We are now starting to see Indian companies sign 360 deals with India & U.K. based artists. These deals place the company in the revenue stream of albums, concerts, t-shirts, etc. and offer a nice diversification away from reliance of the declining album. One company, Big Music & Home Entertainment, has just initiated a division for artist management, cleverly title ‘Big Talent’. This group will specialize in the 360 deals with artists and will collaborate with the group ‘Big Stage’ who will be working on the live shows.
Big Music & Entertainment was started last year and is owned by Reliance, the large India conglomerate changing the face of India. You have most likely read about Reliance ADAG recently, as they are also trying to make a foray into the US film industry through a $550 million investment into DreamWorks. In Reliance’s own words:
“Big Music and Home Entertainment plans to focus on digital platforms such as the Internet and mobile and radio networks, in addition to traditional physical formats. It will also make its foray into events and live entertainment through talent management and conducting live events. An example is its tie-up with Star Voice of India to manage the winner and other finalists with shows and albums.”
Another interesting note about Big Music & Entertainment is that they are the licensee for Universal Home Video’s. So not only is Universal investing heavily in new internet social networking start-ups, they are also establishing strategic partnerships in key international markets. I suspect we will begin to see more international deals in the near future as USA record labels will seek additional revenue streams outside of the saturated home market.
Another side note, Columbia Records (under EMI) is also operating in India and is busy signing 360 deals.
I think we will soon see Big Music & Entertainment signing deals with USA acts. It is not too far fetched to see Big Music being able to offer more lucrative deals to USA bands for tours, album sales, film placement, etc. As the Indian economy continues to expand, the DreamWorks investment will end up being one of the first big investments that Indian companies make in the USA entertainment industry.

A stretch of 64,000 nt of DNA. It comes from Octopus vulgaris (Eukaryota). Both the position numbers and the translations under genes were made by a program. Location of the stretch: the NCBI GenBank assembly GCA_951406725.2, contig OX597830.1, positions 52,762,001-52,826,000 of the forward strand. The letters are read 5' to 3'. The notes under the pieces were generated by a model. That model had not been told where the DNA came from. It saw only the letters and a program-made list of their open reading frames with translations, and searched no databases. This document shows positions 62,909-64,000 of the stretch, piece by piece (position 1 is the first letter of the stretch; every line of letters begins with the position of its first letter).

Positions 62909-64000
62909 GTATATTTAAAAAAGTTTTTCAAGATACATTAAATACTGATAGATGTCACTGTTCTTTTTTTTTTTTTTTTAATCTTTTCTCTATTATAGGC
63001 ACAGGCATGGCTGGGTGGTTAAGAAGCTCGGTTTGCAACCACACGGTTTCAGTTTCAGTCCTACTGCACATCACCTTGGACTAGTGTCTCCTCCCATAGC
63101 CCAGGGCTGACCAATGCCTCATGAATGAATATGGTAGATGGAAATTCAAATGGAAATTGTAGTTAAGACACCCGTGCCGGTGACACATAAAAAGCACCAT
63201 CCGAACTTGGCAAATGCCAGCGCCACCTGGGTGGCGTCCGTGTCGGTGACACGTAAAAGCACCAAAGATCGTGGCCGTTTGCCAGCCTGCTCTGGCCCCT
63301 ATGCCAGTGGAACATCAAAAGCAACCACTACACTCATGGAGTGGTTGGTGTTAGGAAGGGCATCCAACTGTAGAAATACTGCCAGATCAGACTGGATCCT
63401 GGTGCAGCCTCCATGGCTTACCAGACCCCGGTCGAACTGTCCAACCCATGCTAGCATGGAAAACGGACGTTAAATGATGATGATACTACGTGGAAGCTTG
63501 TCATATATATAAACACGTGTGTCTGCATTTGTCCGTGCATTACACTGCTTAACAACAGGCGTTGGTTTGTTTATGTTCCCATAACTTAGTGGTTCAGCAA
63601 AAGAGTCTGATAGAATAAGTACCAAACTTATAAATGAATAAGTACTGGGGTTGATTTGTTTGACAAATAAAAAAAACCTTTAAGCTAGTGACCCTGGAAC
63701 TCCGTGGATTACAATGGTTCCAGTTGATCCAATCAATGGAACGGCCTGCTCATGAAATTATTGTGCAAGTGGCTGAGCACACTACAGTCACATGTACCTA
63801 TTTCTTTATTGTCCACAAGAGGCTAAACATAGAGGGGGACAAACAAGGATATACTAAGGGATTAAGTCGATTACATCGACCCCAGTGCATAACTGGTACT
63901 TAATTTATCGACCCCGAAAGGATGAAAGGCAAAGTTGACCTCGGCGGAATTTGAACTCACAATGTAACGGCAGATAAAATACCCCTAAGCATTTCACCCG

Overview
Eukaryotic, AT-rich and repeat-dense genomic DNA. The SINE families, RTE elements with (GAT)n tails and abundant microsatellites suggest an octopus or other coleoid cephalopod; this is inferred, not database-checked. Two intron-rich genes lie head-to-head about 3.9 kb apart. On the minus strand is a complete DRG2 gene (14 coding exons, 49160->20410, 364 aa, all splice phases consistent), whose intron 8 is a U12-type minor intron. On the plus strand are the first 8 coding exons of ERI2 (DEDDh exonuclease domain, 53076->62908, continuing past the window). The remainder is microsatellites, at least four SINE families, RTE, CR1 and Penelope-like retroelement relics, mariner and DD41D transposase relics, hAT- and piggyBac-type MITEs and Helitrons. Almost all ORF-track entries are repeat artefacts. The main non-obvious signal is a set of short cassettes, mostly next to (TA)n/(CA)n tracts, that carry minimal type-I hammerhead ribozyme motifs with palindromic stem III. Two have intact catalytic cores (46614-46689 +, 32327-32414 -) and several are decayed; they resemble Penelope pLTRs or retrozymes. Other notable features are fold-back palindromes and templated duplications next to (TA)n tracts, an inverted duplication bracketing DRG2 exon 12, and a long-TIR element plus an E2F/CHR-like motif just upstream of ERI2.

Music Industry Blog: http://www.kokopellitimes.com/
Last week Dr Dan Steinbock, Research Director of International Business with the ICA Institute, began commentaries in China Daily, China’s leading English-language daily, which is distributed in over 150 countries and regions. Please find enclosed the new release, “Guess who’s afraid of free trade,” (China Daily, May 14, 2008). It is based on some conclusions of his recent study in China & World Economy. “During the past eight years, Washington has engaged in unilateral security policies,” Dr Steinbock concludes. “If the next administration engages in unilateral trade policies, global prospects for security and prosperity will erode even more. What the White House truly needs is a decisive, prudent and cooperative political leadership.”
In the past, Dr Steinbock has contributed to the Beijing Review and several Chinese academic journals. He is also on the board of two leading Chinese scientific journals.
Guess who’s afraid of free trade
By Dan Steinbock (China Daily)
Updated: 2008-05-14 07:30
In the post-World War II era, the United States was the champion of global trade, overseeing the creation of much of the infrastructure of the multilateral world order. But times are changing.
According to recent surveys, Americans are now most skeptical about the growing trade ties between countries, whereas the Chinese hold the most positive views on global trade.
This dramatic reversal is reflected in the increasingly critical views of US presidential campaigns on global trade in general and trade with China in particular.
Since the normalization of US relations with China in 1979, Washington and Beijing have cultivated cooperative policies. After the 1990s, these policies have been under increasing scrutiny and debate, reflecting the US push toward unilateralism in and accelerating friction in US-Chinese trade relations.